Intellectual Control, Developer Abstraction, and Testing

Earlier this year I attended the O’Reilly Software Architecture Conference in NY. One of the keynotes was presented by George Fairbanks on the concept of Intellectual Control. Incidentally, George is the author of my favorite software architecture book, Just Enough Software Architecture. You can find the keynote here. He argued that software developers no longer maintain enough reasoning about their solutions with the focus on automated testing which provides more statistical control. He reviewed software development from the past (think 80’s and 90’s) and that teams were regularly deploying on a short, regular cadence without any automated testing. They could do this because the developers maintained a strict amount of intellectual control over their solutions, that is to say, they fully understood how the solution should behave without running/testing it (obviously they still tested it, just manually), giving them the confidence to deploy.

Nowadays developers lean heavily on automated unit and regression test suites to give them this confidence to deploy. But I’d say even this confidence is shaky at times with incomplete test suites or untrustworthy tests. George continued that this mentality results in a sort of “whack-a-mole” development where the developer writes code that breaks one or more tests, then the developer fixes the test blindly, often without a full understanding of why the test broke initially or how the fix materially impacted the solution. Rinse and repeat. George postulated that automated testing numbs us to our loss of reasoning.

As I think about the concept of Intellectual Control (IC) I think about how much of software development is abstracted away from the developer. And it seems like the amount of abstraction increases year to year. IDEs, frameworks, and third-party libraries all reduce a developers understanding of what is truly happening behind the curtain. The objective is to helps us deliver products faster, but at what cost? This abstraction creates a culture of trust in systems that, in at least some cases, haven’t earned it. Relying on a suite of automated tests, unit or other, is just another facet of this trust. Does the test suite truly represent a full validation of all the system capabilities? Is this mindset just creating a bunch of ticking time-bombs in production?

I came across this blog which discusses the concept of knowledge debt that seems to apply here. It discusses that as a programmer there is so much to learn and in order to get anything done we have to take on some knowledge debt, that is, using some code or library or capability that we don’t fully understand. This makes a lot of sense as if any programmer didn’t deliver any code until they knew exactly how everything underlying their code worked (libraries, dependencies, operating system, network, etc.), they would never deliver anything. Its turtles all the way down. There is always something more to learn.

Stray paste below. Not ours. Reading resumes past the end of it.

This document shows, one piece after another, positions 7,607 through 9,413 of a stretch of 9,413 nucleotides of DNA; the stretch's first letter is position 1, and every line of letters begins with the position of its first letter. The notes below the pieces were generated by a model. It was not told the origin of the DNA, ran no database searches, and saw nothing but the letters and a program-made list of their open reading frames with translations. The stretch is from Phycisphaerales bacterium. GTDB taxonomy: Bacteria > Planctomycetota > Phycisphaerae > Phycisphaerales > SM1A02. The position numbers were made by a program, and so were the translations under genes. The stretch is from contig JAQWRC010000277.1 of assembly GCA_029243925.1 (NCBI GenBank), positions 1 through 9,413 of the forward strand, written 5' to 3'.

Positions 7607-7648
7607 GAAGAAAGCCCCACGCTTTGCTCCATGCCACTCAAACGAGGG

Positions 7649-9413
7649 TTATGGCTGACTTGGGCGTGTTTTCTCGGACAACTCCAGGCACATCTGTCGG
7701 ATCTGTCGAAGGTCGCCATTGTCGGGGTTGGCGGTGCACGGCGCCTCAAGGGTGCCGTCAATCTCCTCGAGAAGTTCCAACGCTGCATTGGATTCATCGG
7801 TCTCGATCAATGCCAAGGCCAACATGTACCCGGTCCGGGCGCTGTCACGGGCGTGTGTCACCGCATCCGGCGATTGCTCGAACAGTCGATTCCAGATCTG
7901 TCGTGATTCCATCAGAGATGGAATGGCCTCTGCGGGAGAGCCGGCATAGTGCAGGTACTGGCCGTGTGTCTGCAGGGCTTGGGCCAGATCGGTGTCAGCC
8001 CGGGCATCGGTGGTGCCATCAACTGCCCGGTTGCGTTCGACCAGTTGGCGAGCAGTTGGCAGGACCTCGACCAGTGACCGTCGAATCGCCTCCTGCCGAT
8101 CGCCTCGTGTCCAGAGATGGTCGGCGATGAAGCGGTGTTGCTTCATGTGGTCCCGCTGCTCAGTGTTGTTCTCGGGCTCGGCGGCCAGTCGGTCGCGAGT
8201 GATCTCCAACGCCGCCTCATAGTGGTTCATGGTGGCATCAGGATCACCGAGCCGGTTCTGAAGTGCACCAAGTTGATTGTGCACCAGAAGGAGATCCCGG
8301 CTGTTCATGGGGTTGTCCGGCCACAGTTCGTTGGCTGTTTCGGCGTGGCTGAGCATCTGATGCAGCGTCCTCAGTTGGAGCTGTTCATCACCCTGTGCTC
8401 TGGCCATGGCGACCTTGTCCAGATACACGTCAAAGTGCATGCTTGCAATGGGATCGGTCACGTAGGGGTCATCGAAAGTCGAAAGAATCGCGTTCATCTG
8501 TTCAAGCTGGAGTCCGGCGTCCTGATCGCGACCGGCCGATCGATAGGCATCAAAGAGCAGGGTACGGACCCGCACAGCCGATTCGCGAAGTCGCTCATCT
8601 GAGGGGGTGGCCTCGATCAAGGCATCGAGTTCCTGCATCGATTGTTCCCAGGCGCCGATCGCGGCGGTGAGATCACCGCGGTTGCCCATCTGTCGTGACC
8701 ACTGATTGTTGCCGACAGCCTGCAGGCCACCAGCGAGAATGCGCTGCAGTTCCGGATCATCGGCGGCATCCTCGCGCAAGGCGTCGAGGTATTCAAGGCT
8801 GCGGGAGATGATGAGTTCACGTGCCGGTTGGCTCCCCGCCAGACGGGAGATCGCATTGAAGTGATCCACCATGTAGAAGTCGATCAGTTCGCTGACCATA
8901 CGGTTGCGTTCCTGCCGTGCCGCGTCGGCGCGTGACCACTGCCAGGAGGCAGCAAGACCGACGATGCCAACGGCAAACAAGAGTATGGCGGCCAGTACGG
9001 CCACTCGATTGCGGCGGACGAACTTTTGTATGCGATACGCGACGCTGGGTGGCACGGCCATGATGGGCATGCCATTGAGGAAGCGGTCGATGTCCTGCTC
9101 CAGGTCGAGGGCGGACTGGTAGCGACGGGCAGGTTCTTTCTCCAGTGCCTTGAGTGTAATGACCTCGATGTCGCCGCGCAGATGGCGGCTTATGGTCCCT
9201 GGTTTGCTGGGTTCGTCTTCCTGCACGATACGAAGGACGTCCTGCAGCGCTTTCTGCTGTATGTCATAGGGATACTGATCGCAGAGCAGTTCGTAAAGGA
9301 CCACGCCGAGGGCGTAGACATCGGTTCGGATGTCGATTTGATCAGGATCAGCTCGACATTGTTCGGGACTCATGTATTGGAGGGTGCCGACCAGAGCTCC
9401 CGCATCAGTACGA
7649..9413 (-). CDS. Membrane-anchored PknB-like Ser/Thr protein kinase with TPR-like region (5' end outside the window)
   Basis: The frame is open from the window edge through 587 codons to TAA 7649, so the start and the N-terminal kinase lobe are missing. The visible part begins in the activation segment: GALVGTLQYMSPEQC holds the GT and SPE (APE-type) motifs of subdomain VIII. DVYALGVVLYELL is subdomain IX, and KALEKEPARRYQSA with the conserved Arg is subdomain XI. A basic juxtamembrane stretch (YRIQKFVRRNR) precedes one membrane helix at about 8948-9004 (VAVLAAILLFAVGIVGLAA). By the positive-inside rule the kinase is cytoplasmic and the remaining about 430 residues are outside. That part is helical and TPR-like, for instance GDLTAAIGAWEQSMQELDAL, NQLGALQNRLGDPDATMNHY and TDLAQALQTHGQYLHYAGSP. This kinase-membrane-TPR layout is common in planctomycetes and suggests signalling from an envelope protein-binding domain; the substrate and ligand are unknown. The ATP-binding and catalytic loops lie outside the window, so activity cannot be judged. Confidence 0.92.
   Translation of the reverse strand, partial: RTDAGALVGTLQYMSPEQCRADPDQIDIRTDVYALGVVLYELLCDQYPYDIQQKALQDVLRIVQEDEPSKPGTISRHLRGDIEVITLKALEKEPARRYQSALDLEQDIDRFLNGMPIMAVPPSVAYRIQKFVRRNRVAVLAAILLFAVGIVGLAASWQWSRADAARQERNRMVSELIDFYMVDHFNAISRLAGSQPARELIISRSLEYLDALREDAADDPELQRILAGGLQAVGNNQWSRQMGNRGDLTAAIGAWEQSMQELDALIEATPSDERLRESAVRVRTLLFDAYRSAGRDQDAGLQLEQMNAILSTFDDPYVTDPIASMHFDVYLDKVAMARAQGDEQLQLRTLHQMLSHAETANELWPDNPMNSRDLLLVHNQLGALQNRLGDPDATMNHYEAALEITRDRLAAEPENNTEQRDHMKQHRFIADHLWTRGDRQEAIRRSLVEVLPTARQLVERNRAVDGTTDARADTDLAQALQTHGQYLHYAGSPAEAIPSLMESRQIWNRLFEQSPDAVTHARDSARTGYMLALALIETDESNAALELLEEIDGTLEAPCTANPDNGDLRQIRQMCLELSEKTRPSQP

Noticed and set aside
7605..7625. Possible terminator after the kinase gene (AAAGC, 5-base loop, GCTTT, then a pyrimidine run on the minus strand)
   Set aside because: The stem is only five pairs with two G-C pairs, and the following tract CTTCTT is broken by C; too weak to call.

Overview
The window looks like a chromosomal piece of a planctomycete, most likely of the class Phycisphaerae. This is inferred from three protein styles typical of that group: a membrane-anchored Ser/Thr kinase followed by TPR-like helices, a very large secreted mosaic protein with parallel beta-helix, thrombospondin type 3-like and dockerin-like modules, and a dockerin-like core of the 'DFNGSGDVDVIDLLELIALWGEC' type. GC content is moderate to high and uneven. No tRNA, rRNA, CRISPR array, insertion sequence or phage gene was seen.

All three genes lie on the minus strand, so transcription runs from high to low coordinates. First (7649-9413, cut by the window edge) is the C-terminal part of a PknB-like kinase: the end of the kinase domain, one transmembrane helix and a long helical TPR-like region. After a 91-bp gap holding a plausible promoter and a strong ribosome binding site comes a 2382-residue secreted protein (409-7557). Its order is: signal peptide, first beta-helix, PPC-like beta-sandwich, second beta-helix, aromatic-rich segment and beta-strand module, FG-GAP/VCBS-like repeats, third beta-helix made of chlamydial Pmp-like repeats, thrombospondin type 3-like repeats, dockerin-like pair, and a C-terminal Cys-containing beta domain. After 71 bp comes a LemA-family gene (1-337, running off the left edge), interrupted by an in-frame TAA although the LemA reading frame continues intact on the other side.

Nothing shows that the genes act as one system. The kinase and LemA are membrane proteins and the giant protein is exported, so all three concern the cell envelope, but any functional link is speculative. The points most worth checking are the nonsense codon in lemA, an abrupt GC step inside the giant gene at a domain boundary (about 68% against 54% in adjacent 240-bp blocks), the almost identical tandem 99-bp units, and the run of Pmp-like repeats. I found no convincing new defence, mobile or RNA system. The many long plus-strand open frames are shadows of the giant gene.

This all boils down to risk. The risk of taking the time to fully understand all underlying software (and hardware) versus the risk of delivering a poor quality product with potential functional, security, performance, and other deficiencies caused by, or at least supported by, that underlying software. Our job as developers and architects is to balance that risk. We take time to focus on novel or critical dependencies and often ignore those that are used often or less critical. But even then, libraries can be updated, standards change, and expected practices evolve. When was the last time you took a deep dive into your respective HTTP client library?

We can also mitigate the delivery quality risk with thorough testing, preferably automated. But tests must cover all aspects of risk, at least the ones with which we are concerned. In his keynote, George postulated that tests create a kind a statistical control where we can run the test suite and get a result, maybe expressed as a number or percentage, representing the compliance of the software. However, intellectual control can apply to testing as well. How much do we understand our tests? How confident are we that they are thorough and cover all aspects that are important to our delivery? The statistics provided by the tests are meaningless if we are not testing the right things.

It is important to maintain IC over the software, and that extends to the tests that verify the software. If we lack IC on the tests then we lack a true understanding on the overall quality of our delivery. We should balance time spent gaining/maintaining IC of our solution with time spent gaining/maintaining IC of our verification mechanisms.

Software engineer, tech lead, architect blogging about my thoughts and experience with software development, design, architecture, agile, and security.